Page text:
THEATRE REVIEW: Rumpelstiltskin ★★★★

The New Room Chapel, Bristol
Friday 4th October - Friday 1st November 2019

In the hidden streets of Bristol, magic is truly being spun in in the form of Insane Root Theatre's production of Rumpelstiltskin, playing at The New Room Chapel in Broadmead. Brought to life by a trio of exceptional talent from Norma Butikofer, Katie Tranter, and Dan Wheeler, the folk story surrounding the Millers daughter and the mystery shrouded around the antogonists name is so lavishly told and compels you throughout the entire 70 minute running time.

From the start we are captivated into the world within as the doors are flung shut and we are ushered with the help of our newfound storytelling friends into the heart of the chapel, with seating all around from chairs and benches at the sides, to the use of the the pews in the open centre which give the most immersive and effective experience with the performers between you and in your personal space. As the king and the miller's daughter read out the plethora of potential names the creature may respond to, it's here where the setting and surroundings burst with vibrancy. Hannah Drake's direction sees the use of levels  with the raised alter housing our two protagonists taking the lead on the search for the name, whilst at other moments the upper balcony is used for further interactions, with Drake leaving no corner left unturned and in the dark, making great use of the rather unconventional theatre space.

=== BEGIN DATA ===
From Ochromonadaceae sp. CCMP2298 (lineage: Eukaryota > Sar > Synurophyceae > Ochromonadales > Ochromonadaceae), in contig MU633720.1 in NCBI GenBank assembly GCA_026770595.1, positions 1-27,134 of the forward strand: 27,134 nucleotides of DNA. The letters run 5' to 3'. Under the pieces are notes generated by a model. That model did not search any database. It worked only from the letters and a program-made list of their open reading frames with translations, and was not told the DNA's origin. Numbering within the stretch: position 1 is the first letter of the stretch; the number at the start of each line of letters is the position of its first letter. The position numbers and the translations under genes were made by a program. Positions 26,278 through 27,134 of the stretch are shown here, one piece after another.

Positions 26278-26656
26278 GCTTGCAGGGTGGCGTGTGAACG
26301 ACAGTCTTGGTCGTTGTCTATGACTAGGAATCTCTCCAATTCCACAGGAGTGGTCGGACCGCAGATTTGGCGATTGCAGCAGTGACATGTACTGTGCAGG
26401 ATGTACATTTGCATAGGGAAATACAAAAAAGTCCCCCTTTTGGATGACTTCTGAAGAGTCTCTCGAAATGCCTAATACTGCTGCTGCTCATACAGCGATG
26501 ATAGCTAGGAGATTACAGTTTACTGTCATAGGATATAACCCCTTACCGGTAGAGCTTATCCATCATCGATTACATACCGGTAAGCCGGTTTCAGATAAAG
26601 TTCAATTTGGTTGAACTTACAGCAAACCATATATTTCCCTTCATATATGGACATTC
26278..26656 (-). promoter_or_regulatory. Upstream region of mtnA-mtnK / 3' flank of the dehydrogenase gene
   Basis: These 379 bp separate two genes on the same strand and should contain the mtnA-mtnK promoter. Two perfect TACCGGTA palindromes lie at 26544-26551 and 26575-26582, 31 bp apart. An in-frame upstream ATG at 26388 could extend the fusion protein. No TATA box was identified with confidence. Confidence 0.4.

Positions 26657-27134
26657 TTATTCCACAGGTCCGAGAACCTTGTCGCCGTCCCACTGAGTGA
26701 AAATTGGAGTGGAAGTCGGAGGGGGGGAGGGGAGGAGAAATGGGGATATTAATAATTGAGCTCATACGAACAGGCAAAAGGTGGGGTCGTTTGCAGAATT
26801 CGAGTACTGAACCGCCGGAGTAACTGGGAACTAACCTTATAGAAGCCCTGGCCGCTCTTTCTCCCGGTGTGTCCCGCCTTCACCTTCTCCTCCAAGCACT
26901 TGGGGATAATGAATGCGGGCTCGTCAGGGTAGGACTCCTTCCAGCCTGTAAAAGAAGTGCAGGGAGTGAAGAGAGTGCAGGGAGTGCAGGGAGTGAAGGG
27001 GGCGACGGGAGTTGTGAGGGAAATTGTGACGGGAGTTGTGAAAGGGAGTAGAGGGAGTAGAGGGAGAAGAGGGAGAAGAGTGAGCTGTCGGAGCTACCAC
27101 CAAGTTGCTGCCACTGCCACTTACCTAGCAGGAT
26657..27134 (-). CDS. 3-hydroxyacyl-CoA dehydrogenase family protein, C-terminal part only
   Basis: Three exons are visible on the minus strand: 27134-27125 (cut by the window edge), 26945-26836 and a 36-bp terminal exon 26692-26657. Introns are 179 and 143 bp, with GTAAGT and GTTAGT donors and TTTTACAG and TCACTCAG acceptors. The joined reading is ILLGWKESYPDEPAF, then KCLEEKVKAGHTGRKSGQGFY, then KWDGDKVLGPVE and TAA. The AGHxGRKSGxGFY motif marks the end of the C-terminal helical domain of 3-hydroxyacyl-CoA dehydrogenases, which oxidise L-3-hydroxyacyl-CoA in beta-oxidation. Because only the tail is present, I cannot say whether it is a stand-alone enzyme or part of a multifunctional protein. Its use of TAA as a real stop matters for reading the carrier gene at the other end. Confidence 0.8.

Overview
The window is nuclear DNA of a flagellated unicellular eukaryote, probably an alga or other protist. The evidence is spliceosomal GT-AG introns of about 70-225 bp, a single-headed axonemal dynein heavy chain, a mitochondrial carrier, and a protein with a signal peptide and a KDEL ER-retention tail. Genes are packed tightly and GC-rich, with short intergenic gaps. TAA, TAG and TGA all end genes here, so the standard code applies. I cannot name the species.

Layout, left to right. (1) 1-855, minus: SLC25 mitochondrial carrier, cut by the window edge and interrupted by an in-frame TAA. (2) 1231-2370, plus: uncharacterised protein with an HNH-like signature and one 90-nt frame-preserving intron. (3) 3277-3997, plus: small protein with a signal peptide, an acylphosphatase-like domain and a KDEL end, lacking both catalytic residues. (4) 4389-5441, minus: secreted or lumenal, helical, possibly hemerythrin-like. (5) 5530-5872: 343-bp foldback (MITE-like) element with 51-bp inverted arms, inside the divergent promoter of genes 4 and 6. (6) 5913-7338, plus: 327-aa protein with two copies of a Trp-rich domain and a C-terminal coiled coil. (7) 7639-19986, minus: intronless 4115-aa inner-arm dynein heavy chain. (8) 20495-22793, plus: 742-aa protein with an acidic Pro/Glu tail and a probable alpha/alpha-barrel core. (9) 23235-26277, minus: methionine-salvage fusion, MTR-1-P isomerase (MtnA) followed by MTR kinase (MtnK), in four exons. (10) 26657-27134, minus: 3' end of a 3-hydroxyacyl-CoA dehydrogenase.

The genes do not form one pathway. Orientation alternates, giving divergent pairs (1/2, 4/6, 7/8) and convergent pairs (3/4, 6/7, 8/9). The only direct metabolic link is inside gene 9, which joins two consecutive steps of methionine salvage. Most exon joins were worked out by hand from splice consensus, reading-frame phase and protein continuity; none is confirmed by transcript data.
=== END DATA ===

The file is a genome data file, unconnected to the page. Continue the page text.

Matt Grinter's storytelling is possessive of great destiny with a tale that never lets up of the fantasy, weaving in the tension to then rip out the focus to go on and remind us, and the actors, that this is merely a story and they are performing for our delight. To start the evenings proceedings with a rhyming tale in the foyer and capture the smiles of the audience around, it's the smoothness of the writing that's ultimately endearing. Samuel Wilde's design, with assistance from Alana Ashley, teleports us with subtle scenery to make great use of the thrust staging. As the miller's daughter slaves away at the spinning wheel, the straw is stunningly brought to life with beauty and wonder from the neon strips and fairy lights embedded within which allows Tranter's face to glisten in emotion and facial expressions.

The creatures design also allows for moments of genuine puppetry which will have you grinning widely from the creativity and terror as Butikofer embodies the voice and characteristics with tremendous variety and chilling moments which will have you shivering. Flashbacks from Jethro Compton's Benjamin Button at the Southwark Playhouse were also flooding through from the costume design and the effortless flow of the story with puppetry. With bursts of folk songs radiating throughout, especially during the retelling of Pinoccho from the daughter, it's the perfect remedy to the otherwise intense adventure unravelled around us, heightened from Edmund McKay's lighting which during the suffocating towards the daughter as she confronts the voice lurking in the shadows is chilling, whilst otherwise being a great source of atmosphere.

Overall, Insane Root Theatre's production of Rumpelstiltskin is a dynamic and magical tale which will have you challenged and on the edge of your seat for those unknown to the folk story. Richly told from a trio of energetic and charismatic storytellers, the evening will leave you with a smile on your face and an evening to hopefully remember as we exit and out back into the real world.


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